It boggles the mind that an African American organization whose membership is 50 percent Democrats could honor President Donald Trump for criminal justice reform. But that is what the 20/20 Bipartisan Justice Center did last Friday when it awarded him its Bipartisan Justice Award at its Second Step Presidential Justice Forum. To make matters worse, the group chose historically black Bennet College in Charlestown, S.C., as the venue and made available only 10 tickets for students.
Trump was honored, the center said, for signing the First Step bill into law, a positive step that cleared the way for thousands of federal prisoners to be released and set the stage for some criminal justice reform. But, as Eugene Scott noted in the Washington Post back in June, the First Step initiative was actually started during the Obama administration but was stalled by the Republican majority in the U.S. Senate.
Trump spent more than $80,000 on full-page ads in New York newspapers calling for reinstatement of the death penalty and applying it to four African American and one Latino teenagers falsely charged with the 1989 brutal sexual assault of a jogger in the city’s Central Park. The suspects, who maintained they were coerced into confessing, spent years in prison but they were eventually exonerated and awarded $41 million in compensation. Up to this June, 30 years later, Trump was still insisting, the Washington Post reported, that he was right to call for their execution, saying, “You have people on both sides of that. They admitted their guilt… Some of the prosecutors think the city should never have settled that case and we’ll leave it at that.”
There is more. Soon after Trump took office, his then Attorney General Jeff Sessions set about reversing almost all policies which his predecessor, Barack Obama, implemented. These included scaling back Justice Department investigation of the police for abuse and racism and charging drug offenders facing minor counts with the maximum force of the law. Also at a time of Black Lives Matter, Trump resumed giving surplus military equipment to law enforcement. That militarization of the police began in the 1990s and resulted in the transfer of military equipment worth $5 billion, including grenade launchers, armored vehicles, bayonets, explosives, battering rams, riot helmets and shields. The Obama administration had begun curtailing this program, resulting in 126 tracked armor vehicles, 138 grenade launchers and 1,623 bayonets being returned to the military. Of the 10 leading Democratic presidential candidates invited to speak at the forum, California Senator Kamala Harris, one of two African Americans in the race, was most vocal in criticizing the award and quite appropriately refused to attend. “Donald Trump is a lawless president,” Harris said. “Not only does he circumvent the laws of our country and the principles of our Constitution but there is nothing in his career that is about justice, for justice or in celebration of justice.”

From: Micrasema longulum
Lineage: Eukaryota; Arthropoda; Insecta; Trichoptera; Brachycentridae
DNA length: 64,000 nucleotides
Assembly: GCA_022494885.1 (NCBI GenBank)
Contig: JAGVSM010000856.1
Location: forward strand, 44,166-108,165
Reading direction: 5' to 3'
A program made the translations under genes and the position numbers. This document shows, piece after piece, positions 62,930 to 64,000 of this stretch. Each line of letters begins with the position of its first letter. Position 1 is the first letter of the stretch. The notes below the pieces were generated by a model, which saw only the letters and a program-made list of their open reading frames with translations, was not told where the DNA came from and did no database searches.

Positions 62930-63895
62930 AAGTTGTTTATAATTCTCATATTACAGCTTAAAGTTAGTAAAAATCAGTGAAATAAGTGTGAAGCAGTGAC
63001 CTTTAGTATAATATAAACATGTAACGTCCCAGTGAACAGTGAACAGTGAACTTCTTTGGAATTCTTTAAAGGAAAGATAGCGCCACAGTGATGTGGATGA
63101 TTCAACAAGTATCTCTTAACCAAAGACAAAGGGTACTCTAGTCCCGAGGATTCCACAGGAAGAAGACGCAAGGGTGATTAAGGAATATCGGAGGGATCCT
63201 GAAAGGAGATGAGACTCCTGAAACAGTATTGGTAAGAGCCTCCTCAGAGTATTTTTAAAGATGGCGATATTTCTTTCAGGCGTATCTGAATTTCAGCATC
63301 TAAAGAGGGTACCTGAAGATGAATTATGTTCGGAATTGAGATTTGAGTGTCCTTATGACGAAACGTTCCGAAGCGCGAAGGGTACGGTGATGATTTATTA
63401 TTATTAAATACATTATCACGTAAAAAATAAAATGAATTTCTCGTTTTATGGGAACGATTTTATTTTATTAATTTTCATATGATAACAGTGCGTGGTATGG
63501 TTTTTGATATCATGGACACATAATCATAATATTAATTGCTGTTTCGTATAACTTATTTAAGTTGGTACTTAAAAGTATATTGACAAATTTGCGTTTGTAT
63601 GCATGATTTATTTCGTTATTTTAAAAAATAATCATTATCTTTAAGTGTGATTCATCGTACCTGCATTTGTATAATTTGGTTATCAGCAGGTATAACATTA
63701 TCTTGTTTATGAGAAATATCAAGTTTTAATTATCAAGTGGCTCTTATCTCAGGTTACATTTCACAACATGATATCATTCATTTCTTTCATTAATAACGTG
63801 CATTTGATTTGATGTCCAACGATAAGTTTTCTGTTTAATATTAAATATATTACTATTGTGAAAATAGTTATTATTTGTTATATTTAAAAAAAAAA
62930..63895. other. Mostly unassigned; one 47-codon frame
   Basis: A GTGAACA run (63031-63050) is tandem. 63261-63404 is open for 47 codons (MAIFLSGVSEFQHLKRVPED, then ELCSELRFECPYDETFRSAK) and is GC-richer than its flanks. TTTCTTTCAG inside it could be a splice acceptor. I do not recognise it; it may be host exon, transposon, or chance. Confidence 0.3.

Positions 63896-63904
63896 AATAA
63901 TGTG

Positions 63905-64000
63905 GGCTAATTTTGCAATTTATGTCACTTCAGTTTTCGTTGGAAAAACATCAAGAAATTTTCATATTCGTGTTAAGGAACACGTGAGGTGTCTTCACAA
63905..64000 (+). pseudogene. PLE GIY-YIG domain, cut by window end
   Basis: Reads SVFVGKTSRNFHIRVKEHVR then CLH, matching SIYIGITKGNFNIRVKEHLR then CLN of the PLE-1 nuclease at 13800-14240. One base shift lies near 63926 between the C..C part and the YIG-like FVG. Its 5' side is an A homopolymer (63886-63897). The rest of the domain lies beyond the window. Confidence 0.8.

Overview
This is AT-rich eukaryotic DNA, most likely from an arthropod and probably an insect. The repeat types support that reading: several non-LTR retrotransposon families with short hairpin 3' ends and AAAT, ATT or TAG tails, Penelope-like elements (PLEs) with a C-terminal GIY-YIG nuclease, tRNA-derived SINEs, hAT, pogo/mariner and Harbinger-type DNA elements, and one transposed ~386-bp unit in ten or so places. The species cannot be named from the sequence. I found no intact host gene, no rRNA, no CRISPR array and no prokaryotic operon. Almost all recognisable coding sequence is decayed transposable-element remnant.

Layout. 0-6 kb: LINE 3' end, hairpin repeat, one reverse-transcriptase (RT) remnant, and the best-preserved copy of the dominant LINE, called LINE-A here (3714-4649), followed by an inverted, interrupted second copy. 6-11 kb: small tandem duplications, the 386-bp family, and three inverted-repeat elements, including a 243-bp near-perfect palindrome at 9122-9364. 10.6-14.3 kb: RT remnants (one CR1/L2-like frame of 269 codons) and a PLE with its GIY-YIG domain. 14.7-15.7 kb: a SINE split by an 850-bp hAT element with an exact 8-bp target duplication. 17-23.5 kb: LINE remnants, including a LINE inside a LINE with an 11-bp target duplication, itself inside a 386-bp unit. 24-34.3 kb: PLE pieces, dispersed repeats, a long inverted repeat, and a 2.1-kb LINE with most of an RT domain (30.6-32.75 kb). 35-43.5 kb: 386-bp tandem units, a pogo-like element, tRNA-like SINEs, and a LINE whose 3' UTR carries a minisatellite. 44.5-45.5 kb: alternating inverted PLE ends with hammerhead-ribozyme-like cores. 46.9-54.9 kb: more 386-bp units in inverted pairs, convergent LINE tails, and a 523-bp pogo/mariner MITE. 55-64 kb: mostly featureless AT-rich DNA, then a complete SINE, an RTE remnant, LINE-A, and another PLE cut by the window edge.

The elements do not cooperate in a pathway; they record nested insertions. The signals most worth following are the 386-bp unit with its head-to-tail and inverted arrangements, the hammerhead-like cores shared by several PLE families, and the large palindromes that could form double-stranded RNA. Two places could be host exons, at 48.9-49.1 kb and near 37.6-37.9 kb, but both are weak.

Harris accused Trump of having a history of “decades of celebrating mass incarceration, pushing the death penalty for innocent black Americans, rolling back police accountability measures and racist behavior that puts people’s lives at risk.”
The college stepped in and did the right thing, dropping the 20/20 Bipartisan Justice Center as a forum sponsor and opening the remaining sessions to all Bennett students. Harris then changed her mind and attended. New Jersey Senator Corey Booker, the other African American candidate, criticized the center for providing the president with “a platform unchecked for close to an hour” which allowed him “to create some illusion of support from this community when, in fact, he excluded it.”
How could the 20/20 Bipartisan Justice Center decide to present the award to Trump, given his dismal record on criminal justice? The organization says it was formed in March 2015 by attorney Ashley D. Bell. – whom the White House appointed in February 2018 as regional director of the U.S. Small Business Administration’s Southeast region. The inaugural membership of 20 Republicans and 20 Democrats has grown to more than 80 and now includes, the organizations says, “mayors, city, county and state officials, prosecutors and defense attorneys, political strategists, community leaders, activists, police chiefs and other law enforcement executives.” Its leadership comprises Bell, with another attorney, Candice S. Petty, as executive director. There is a board of directors and an advisory board, with Democrat Tishaura Jones and Republican Rufus Montgomery as co-chairpersons.
With that sort of membership, how could the organization not know that an award for criminal justice reform would be inappropriate for Trump? If it wanted to honor a criminal justice champion, there are many around with impeccable credentials, notably Bryan Stevenson, founder of the Equal Justice Initiative.
Either the leadership was unaware of Trump’s, which would be highly unlikely, or they used the event at Bennett College to provide a platform for the president to make a pitch to African Americans as he campaigns for reelection while facing a Congressional impeachment inquiry into whether he has abused his power. “I have my own experience, you know that,” Trump told the forum in his one-hour speech. “You see what’s going on with the witch hunt.”